To restore the quality of education in the state of Madhya Pradesh, the government headed by education minister Vijay Shah has decided to scrap the no-detention policy of the HRD Ministry.
The no-detention policy is a mandatory provision under the Right to Education (RTE) Act which will let students get promoted until Class 8 however be their performance in the academia.
The revokement of this policy will however become effective in the next academic session only.
This decision was taken by the MP government after the Central Advisory Board of Education (CABE) meet on October 25, 2017. In the hig-level meet, it was proposed that no child shall be failed till Class 5. The HRD Ministry had given a free hand to the states to decide over the no-detention policy for students beyond Class 5. [You might want to read details on the CABE meeting held on Oct 25]
The majority view of the MP government about not detaining students till Class 8 was adversely affecting learning and teaching levels.
Confirming the move, minister of state for school education Deepak Joshi said that the government convened a meeting and concluded the policy should be revoked to restore quality education.
"We reviewed the policy and found it was adversely affecting both students and teachers. We found teachers were taking their job for granted as they knew students would be anyway promoted to the next class," he said.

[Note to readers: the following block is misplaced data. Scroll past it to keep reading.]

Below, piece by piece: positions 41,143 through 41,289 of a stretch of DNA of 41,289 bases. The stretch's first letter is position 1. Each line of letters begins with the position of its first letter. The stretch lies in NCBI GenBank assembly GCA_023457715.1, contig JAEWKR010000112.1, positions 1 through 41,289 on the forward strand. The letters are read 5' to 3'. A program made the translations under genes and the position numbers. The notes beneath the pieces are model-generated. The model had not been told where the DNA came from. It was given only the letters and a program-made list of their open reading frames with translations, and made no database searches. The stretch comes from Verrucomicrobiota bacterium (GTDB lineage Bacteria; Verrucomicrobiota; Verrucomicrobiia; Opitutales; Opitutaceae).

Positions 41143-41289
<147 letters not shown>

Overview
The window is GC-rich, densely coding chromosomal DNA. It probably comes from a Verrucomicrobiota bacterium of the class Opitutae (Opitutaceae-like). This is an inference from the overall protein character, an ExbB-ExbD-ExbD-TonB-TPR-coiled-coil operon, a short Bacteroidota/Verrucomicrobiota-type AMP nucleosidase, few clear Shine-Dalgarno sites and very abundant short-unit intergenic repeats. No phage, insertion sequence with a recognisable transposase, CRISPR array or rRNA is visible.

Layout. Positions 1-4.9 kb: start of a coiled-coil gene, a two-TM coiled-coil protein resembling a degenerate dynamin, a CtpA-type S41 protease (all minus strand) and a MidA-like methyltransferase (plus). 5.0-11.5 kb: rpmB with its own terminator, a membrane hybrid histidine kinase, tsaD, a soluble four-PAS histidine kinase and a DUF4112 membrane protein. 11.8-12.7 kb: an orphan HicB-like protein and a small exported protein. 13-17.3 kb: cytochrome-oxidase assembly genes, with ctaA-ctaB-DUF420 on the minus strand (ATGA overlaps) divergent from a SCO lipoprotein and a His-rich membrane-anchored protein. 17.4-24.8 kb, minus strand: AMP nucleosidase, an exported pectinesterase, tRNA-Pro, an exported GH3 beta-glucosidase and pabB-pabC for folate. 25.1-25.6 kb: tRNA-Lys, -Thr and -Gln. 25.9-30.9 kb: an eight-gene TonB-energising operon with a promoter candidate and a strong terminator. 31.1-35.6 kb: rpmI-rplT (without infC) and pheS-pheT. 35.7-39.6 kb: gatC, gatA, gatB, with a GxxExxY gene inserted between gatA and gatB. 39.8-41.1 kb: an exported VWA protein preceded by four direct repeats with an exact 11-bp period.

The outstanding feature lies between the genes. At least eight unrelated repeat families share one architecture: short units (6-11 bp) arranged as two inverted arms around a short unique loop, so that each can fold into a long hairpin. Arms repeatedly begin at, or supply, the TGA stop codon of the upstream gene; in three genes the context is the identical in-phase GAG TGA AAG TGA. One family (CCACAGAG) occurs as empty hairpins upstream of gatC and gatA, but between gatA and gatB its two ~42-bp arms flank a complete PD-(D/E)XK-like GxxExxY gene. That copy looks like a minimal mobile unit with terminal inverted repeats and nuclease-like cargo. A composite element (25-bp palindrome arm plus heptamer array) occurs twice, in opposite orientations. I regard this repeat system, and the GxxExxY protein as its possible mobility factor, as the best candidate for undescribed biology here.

This policy will be applicable to all government and private schools in the state, except the schools following the CBSE pattern. According to 2009 RTE Act, primary and middle class students cannot be failed, irrespective of their performance in exams.
According to some surveys, the detention system raised the dropout rate among students, mostly belonging to the economically weaker sections.
To overcome the high dropout rate in schools, the no-detention policy was introduced to provide school children with an environment free from and anxiety of exam.
However, this policy did not bring-in a desired impact, claims the Madhya Pradesh government. Sources in education department said the policy failed because most schools were not complying with guidelines.